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Chauncey Bradley Ives was born in Hamden, Connecticut, to a family of farmers. However, in 1825, despite family opposition, he apprenticed himself to a New Haven craftsman, R.F. Northrop, and learned the skills of a woodcarver. Eager to become more than an artisan, Ives soon began to model in clay and to carve likenesses in stone. While in New Haven, Ives studied under Hezekiah Augur, the first and most prominent sculptor in Connecticut. Ives moved to Boston where he worked briefly around 1840 before opening a studio in New York City in 1841. In 1844 he sailed for Italy in search of better facilities and a warmer climate to combat his tuberculosis.  

Ives spent the next six years in Florence, where he was influenced by Henry Kirke Brown, another American working in Florence. Brown’s statue of Ruth and his classical bust, La Grazia, inspired Ives to try an idealizing style. In 1851, Ives relocated to Rome where he adopted the neoclassical manner inspired by the art of antiquity. Ives became a prolific and permanent member of the American colony in Rome. With the exception of brief business trips to America, he remained in Rome for the greater part of his life. 

In 1855, on a visit to America, Ives held a New York City exhibition in which his Rebecca at the Well and Pandora were great successes. His popularity was immense, and his work sold quickly. Ives’ neoclassical style persisted through the 1860’s and 1870’s when he produced such works as: Jephthah’s DaughterEgeria (1976), and The Truant. During this time, Ives modeled portrait busts in which he emphasized the comely aspects of his patrons and disregarded unflattering details, smoothing away any irregularities that detracted from an ideal representation.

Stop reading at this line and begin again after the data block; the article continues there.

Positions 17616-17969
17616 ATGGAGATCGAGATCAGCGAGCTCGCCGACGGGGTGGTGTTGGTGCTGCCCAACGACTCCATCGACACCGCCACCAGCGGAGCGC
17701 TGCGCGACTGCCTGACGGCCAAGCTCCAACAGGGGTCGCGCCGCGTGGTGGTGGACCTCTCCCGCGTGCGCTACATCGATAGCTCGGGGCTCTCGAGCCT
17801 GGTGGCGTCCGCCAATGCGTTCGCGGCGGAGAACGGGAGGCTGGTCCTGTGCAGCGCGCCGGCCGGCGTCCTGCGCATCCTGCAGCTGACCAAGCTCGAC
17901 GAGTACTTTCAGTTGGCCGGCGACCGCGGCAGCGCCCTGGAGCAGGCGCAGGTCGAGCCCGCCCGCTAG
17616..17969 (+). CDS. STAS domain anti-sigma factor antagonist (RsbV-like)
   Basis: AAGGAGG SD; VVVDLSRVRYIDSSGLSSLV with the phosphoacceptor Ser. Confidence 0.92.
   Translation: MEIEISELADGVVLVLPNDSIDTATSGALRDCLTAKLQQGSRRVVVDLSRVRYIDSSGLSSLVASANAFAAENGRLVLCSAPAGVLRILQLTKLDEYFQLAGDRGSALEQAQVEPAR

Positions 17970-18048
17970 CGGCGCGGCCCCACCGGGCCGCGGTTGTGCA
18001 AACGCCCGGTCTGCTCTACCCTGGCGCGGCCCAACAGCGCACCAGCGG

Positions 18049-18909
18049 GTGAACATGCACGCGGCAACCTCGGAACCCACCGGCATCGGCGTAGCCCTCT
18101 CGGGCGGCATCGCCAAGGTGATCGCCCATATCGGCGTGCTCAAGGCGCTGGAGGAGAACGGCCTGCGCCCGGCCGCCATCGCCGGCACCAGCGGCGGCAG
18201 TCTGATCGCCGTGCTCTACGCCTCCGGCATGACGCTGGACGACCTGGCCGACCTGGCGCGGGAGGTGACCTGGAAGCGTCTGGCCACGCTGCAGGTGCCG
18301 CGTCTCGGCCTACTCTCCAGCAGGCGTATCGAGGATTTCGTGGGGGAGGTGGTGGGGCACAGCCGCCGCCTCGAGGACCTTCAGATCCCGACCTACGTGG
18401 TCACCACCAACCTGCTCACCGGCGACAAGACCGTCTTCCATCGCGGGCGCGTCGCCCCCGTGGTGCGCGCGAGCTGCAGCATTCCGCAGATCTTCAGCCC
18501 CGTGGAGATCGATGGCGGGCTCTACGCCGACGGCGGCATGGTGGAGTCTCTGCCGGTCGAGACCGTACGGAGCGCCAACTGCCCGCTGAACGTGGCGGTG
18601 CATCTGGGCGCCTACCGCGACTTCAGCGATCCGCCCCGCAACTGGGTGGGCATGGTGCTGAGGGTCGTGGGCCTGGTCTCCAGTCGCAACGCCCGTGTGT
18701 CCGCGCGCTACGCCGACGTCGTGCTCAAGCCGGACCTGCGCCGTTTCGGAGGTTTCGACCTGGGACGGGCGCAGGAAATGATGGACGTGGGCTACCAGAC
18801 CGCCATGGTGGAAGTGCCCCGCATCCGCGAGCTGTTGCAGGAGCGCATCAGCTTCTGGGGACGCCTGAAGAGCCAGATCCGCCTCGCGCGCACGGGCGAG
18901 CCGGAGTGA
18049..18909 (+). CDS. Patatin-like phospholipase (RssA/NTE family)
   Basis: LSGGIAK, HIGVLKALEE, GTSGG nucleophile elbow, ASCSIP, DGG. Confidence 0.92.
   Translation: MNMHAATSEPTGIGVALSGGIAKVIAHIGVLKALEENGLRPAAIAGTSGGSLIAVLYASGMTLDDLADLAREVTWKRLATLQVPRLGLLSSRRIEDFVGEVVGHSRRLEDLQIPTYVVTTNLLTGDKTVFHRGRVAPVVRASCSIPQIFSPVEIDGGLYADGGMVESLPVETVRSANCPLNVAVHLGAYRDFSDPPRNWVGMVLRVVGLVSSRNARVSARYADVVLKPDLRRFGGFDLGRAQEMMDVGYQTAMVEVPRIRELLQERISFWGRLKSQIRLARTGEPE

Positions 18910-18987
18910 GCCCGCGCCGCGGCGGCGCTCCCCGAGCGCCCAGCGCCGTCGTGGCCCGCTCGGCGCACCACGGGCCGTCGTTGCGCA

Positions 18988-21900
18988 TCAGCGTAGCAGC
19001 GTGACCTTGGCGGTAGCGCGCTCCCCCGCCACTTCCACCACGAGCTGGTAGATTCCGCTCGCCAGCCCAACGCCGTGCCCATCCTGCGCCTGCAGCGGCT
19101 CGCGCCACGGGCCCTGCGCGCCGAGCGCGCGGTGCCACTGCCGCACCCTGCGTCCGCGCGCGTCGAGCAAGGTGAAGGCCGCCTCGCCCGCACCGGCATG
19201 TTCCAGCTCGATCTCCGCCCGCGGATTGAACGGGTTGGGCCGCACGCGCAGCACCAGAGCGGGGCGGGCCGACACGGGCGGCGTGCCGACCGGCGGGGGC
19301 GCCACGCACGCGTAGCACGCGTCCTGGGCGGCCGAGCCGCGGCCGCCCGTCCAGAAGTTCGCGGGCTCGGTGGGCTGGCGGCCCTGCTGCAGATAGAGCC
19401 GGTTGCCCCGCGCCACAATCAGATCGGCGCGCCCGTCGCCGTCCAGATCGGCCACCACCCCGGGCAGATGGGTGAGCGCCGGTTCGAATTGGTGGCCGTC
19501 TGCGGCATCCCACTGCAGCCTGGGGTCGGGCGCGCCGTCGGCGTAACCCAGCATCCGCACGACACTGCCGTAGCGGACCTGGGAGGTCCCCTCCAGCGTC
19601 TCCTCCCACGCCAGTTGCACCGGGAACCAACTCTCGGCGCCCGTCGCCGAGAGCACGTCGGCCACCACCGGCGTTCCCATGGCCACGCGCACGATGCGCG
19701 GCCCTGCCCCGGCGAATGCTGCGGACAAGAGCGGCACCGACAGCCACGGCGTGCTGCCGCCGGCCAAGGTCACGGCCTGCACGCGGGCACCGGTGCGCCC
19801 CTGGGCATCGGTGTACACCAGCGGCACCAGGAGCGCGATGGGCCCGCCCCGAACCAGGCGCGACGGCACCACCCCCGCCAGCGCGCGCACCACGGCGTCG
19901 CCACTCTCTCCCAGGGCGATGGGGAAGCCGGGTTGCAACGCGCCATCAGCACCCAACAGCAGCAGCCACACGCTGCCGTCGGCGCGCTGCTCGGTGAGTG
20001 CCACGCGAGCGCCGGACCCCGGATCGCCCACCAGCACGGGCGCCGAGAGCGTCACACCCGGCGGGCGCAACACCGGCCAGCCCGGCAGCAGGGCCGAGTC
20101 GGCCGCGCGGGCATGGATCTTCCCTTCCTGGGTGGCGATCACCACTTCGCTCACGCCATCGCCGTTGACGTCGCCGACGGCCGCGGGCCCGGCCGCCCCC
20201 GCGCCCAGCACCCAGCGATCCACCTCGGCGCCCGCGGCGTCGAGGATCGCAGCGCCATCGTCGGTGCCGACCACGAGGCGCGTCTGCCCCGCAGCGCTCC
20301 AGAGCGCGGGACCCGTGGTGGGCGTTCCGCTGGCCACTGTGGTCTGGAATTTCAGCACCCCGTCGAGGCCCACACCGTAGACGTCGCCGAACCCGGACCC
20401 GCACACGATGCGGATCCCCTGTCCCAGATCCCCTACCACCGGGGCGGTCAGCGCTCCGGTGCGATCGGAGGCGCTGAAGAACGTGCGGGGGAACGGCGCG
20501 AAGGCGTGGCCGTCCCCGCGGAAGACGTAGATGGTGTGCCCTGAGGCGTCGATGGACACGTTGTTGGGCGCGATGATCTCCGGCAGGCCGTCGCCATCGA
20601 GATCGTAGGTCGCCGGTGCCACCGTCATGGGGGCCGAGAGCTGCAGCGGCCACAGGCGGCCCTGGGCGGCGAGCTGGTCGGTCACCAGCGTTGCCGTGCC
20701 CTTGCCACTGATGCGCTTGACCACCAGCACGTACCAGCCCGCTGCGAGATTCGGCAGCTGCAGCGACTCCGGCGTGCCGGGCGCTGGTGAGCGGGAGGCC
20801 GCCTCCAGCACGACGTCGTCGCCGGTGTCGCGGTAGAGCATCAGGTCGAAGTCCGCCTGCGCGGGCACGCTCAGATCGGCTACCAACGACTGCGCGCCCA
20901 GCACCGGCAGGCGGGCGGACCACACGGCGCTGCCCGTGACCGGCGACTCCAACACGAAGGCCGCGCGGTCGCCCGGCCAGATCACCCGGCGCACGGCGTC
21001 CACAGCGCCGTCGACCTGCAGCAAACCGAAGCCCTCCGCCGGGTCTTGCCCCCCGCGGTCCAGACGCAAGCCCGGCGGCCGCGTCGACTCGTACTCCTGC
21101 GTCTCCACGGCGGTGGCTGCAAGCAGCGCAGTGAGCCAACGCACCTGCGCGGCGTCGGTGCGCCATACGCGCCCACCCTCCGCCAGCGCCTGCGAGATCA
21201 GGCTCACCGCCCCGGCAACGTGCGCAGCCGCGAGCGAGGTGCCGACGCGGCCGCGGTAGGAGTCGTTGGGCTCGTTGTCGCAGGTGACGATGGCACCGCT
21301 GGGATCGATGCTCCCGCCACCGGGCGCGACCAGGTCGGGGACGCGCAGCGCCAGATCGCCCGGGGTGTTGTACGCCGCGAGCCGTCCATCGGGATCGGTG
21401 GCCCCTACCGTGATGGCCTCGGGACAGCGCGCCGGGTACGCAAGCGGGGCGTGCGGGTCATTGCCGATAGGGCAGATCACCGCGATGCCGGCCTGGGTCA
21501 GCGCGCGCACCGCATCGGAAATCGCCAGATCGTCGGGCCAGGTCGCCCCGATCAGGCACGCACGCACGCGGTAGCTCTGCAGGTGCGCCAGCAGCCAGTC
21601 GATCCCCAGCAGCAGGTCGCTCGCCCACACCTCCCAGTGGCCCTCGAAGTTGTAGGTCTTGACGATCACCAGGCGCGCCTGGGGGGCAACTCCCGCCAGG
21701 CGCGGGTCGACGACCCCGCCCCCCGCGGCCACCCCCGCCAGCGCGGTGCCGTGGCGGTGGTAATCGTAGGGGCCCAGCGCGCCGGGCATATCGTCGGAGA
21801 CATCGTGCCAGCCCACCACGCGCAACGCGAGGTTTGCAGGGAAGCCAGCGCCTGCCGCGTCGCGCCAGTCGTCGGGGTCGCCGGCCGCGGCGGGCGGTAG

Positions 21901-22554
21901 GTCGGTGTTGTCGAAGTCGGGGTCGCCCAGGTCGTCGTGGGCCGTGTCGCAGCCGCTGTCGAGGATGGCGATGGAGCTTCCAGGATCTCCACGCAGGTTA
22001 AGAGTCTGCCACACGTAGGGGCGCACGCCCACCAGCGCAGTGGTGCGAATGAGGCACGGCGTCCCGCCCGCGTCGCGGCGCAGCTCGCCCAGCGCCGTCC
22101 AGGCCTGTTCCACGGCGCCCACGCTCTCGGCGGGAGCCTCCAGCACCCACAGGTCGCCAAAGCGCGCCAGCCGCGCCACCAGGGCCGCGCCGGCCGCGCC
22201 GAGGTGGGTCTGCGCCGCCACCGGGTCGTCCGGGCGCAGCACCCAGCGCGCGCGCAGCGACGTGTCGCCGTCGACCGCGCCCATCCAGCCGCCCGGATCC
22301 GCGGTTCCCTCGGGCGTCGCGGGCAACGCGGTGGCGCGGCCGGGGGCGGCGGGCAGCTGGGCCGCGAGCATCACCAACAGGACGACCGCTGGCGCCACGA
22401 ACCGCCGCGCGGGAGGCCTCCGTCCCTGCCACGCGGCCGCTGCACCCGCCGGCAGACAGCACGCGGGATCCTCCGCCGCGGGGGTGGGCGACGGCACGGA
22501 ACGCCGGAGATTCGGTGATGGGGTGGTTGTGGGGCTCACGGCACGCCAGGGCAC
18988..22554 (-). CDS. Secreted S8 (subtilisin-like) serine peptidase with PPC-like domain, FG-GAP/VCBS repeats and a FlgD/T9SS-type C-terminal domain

Late in his career, Ives was commissioned by the state of Connecticut to carve its contributions to the Statuary Hall in the National Capitol in Washington, D.C. Ives produced marble statues of Jonathan Trumbull (1869) and Roger Sherman (1870), which were put in place in 1872. 

For Hartford, Ives was commissioned to make the posthumous memorial statue of Bishop Brownell (1868), the founder of Trinity College (originally Washington College). That statue originally stood at the intersection of Trinity Street and College Street (now Capitol Avenue) but was moved when Trinity College relocated to its current campus in 1876. When the new State Capitol building was under construction in the mid-1870s, Ives was the artist selected to create two of the full-length statues of the early founders for the east façade facing the city. They are the middle two statues of Jonathan Trumbull (1878) and Roger Sherman (1878).  

Ives greatly reduced his activity as a sculptor after 1875. He remained in Rome for the rest of his life. 

In general, Ives’ style was a blend of neoclassicism and 19th-century naturalismwith subjects from both commonplace American or ancient literature. Ives satisfied his patrons’ tastes for quaintness and decorative parlor pieces but, as some critics said, he debased art in doing so. However, his appeal to the public made him a financial success. 

Chauncey B. Ives, Cosmopolitan Art Journal ca. 1880 via Wikimedia Commons